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      These “scare posts” are extremely harmful and the website author, weather they may be aware or not, and are poorly backed by any scientific research. In general, good research articles are newer, have a lot of participants and span a long period of time. Obviously, no one wants a baby to starve, that’s just common sense. However, the likelihood that this can happen is extremely rare and Most Mothers have adequate Milk supplies (1). Targeting Mothers (who are already more than likely frightened that their supply is low) into thinking they may starve their baby and spreading inaccurate information about breastfeeding is abhorrent. The site is low on facts and when they say “Fed is Best” the message on the site is formula is best. The message is, use formula or risk starving your baby. There aren’t articles promoting breastfeeding, normal infant behavior and how to use formula. It’s one of a kind horror story after story designed to scare to increase page views with little to no scientific backing and the backing they have is poor. Psychologically speaking, fear works. We know that, it’s been studied over and over. Why this website aims at terrifying Moms. On their Facebook page they state An IBCLC recently wrote an article saying that mothers need not worry about starving their breastfed newborns because nothing can possibly happen to a child who starves for 4 days. Clearly this illustrates how severely lacking the training of IBCLCs are if they believe that a child who starves for four days cannot experience serious permanent brain injury, which decades of scientific evidence has shown can and does happen. Here is an article entitled, “Symptomatic Hypoglycemia Causing Brain Injury in a Term Breastfed Newborn Following Early Discharge”” showing that this newborn baby who was underfed for 60 hours and developed hypoglycemia with only 9% of weight loss had visible brain injury on MRI. Any one who cares more about protecting the breastfeeding protocol over saving the brains and lives of hungry and breastfed newborns does not deserve to work with mothers and newborns.” – Referencing an article from 2011 of a SINGLE case study. One infant in an old brief about a case study. Not a boat load of research articles. One case study. I’m sure I can go find a case study about an infant who died from formula and write about it now. The problem isn’t IBCLCs being educated, it’s the lack of education displayed here.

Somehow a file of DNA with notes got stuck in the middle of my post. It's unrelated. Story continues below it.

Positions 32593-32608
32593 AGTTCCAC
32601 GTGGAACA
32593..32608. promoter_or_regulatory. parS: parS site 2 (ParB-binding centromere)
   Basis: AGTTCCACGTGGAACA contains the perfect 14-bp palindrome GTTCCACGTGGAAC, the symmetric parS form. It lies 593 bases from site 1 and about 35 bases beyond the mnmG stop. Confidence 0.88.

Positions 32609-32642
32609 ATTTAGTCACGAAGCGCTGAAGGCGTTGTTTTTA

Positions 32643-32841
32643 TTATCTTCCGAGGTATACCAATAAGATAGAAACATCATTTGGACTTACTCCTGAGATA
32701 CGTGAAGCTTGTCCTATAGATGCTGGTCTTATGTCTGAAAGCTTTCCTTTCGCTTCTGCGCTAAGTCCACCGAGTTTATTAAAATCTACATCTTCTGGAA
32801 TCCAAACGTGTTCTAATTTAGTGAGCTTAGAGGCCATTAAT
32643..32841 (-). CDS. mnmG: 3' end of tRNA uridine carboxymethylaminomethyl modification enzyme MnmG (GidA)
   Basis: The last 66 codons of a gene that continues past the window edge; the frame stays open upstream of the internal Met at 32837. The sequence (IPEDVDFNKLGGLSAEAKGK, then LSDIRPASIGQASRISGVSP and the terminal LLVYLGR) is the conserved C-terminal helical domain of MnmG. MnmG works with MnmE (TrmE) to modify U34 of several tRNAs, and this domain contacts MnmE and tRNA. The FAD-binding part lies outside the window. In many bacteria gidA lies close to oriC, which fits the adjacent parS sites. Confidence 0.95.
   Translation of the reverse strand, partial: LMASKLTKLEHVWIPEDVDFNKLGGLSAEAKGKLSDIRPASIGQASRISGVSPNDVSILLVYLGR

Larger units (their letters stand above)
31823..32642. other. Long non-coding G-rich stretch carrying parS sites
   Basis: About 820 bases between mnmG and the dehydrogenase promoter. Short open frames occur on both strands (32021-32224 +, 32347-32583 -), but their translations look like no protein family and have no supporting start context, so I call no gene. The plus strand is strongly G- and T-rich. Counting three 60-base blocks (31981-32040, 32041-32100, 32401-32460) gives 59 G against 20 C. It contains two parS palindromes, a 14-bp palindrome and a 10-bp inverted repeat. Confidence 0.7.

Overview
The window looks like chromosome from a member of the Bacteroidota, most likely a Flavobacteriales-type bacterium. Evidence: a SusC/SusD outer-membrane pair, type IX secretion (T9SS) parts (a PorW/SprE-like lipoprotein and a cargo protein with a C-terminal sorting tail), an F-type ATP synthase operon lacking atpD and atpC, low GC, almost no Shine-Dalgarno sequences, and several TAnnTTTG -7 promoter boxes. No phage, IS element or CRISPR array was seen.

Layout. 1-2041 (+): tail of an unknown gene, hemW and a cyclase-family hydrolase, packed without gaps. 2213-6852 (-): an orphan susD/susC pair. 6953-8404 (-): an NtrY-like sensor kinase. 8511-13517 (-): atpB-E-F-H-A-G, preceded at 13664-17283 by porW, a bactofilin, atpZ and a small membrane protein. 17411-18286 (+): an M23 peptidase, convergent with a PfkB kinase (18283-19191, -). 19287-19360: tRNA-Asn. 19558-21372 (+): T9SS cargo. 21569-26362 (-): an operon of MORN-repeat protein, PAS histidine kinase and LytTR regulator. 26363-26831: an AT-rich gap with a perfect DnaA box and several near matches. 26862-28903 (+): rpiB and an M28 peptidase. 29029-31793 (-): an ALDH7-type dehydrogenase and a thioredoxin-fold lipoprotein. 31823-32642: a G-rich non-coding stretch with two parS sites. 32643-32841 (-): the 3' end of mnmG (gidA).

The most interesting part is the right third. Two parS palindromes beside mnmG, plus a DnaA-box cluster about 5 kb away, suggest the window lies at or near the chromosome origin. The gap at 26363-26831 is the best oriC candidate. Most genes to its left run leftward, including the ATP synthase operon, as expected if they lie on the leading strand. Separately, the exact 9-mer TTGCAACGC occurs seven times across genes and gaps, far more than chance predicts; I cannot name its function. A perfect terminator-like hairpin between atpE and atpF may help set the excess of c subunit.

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      • March 3, 2017 at 4:42 pm
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        “Fed is best” is highly problematic because the counterargument is “unfed is best.” Fed is adequate. Breastfeeding is best.

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  • March 3, 2017 at 5:08 pm
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    I hope that someone from the website reads this and updates their information. This is a well written article and I appreciate that you take the time to go into detail about all sides and explain your thoughts very well. It is sad there is such a lack of information out there, and especially on a site that’s supposed to be helping those ‘scared moms’, you’d think that those signs of adequate hydration would be number ONE not completely ignored! Goodness! When I started breastfeeding I had ZERO information. Even the pamphlets provided from the hospital didn’t give enough information about how often babies feed, etc. Getting the mechanics down is important, but knowing the difference between enough wet and dirties and hunger is invaluable information, especially for brand new parents who are lost in their own little world and not thinking rationally due to exhaustion and being generally overwhelmed. I’ve heard a lot about certain weeks and months being hungry times or growth spurts to add supply for the demand since then… and that was never given as information, either, but would certainly give parents something to go ‘oh yes, that’s right’ when they hit that mark where baby quits sleeping and eats around the clock!